Her campaign ended five days later on 30 April 1915. The AE2 was lost, scuttled by her crew without loss of life, after being fatally damaged in an engagement with the Turkish torpedo-boat SULTANHISAR. Her crew of 3 officers and 29 sailors was taken as prisoners of war.

For more than 80 years, she lay hidden beneath the waters of the Sea of Marmara, undiscovered despite repeated attempts to locate the missing submarine, her story almost unknown except to a few historians. All this changed when, in 1998, after three long years of hard research, Turkish museum director and wreck explorer Mr. Selcuk Kolay found AE2 sitting intact and upright on the bottom in 73m of water - her final resting place. The 2006 Gallipoli Campaign The Submarine Institute of Australia (SIA) is seeking financial and in-kind support from Australian companies and Institutions to develop options for preserving and managing the historic relic for consideration by the Turkish and Australian Governments.

For too long, the story of AE2’s contribution to the Anzac legend has been untold. This is the opportunity to correct that before the Centenary of the Gallipoli landings in 2015 so that AE2 can claim her rightful place in history.

4 Project AE2 - Submarine Institute of Australia - Brief for Potential Sponsors or Service Providers The membership of SIA currently comprises serving and retired Navy officers and expert civilians with a collective knowledge spanning some 500 years. The SIA seeks partner institutions that can complement our areas of expertise so that together, we may tell the remarkable tale of the AE2. The SIA has members who have:
  • Been involved in the dives on the wreck.
  • Critical skills required in submarine engineering, project management and marine archaeology.
  • Links to maritime museums and submarine community. The SIA has sponsored early activity to identify and commence the interpretation of the AE2 relic. With these skills and involvement the Institute continues to be engaged in the development and implementation of a long term master plan by the Australian and Turkish Governments for the management and preservation of AE2. The situation now:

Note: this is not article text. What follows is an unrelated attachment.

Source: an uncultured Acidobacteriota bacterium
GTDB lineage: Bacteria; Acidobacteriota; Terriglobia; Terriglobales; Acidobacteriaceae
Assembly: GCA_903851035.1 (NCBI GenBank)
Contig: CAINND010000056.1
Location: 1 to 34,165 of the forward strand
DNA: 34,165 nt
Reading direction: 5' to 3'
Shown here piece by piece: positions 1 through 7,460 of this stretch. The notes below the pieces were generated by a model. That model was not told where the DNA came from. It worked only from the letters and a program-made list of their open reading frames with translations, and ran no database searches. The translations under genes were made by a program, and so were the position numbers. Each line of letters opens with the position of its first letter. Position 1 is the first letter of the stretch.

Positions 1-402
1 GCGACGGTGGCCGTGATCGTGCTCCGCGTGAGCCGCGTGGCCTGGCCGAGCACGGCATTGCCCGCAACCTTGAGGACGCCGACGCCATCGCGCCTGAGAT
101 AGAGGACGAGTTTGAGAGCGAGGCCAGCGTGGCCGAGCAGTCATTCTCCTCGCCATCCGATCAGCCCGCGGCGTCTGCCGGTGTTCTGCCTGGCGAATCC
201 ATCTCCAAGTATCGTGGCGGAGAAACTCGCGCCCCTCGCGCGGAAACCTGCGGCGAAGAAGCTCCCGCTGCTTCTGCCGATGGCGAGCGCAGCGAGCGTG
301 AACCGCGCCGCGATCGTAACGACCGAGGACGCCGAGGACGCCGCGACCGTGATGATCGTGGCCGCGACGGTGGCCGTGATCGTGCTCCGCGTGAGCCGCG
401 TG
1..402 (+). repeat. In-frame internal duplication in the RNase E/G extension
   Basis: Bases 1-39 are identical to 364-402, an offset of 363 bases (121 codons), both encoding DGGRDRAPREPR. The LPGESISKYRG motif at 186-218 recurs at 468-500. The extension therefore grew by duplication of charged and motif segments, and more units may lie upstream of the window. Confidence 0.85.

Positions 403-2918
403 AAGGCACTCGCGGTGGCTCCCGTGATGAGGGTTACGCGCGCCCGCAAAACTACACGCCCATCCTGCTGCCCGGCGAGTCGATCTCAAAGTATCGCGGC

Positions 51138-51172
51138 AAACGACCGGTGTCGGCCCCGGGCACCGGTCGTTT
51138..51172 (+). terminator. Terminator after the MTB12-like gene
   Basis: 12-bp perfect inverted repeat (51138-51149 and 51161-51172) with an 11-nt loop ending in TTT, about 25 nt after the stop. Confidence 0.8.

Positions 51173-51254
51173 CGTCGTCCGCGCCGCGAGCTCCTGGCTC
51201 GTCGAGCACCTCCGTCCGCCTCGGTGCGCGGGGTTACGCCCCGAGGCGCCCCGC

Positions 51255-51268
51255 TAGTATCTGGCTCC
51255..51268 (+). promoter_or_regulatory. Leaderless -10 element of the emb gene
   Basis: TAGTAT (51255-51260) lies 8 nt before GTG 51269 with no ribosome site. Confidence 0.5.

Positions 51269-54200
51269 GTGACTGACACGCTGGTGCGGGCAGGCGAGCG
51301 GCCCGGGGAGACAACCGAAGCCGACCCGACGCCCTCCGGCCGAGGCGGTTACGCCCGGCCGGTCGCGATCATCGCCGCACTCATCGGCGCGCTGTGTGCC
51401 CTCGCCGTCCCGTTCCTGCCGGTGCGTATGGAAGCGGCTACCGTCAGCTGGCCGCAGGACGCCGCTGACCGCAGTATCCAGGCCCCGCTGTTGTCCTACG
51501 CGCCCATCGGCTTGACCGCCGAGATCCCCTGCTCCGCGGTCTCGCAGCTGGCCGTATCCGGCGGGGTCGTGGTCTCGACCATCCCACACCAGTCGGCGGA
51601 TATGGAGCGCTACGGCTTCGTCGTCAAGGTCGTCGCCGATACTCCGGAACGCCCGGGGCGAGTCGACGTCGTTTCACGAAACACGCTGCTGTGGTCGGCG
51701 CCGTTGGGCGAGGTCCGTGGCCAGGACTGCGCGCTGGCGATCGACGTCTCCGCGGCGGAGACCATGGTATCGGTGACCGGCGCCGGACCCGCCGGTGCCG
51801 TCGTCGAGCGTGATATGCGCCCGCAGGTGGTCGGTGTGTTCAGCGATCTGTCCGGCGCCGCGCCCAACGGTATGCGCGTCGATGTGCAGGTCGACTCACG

• Interested Australian and Turkish groups and the Australian Government have agreed the need for a hydrographic and archaeological survey to assess the material condition of the wreck.
  • The SIA has reached an informal understanding with the Turkish Institute of Nautical Archaeology (TINA) to jointly conduct a diving expedition in September 2006.
  • A Memorandum of Understanding is currently being negotiated between the SIA and TINA.
  • An Australian based Defence company has offered to fund and conduct the hydrographic survey.
  • The Defence Science and Technology Organisation has agreed to support the expedition with a small Remotely Operated Vehicle. This may be able to enter the wreck to obtain images of the interior of the submarine.
  • A group of volunteers from the Defence Science & Technology Organisation is developing a computer based ‘virtual model’ of AE2.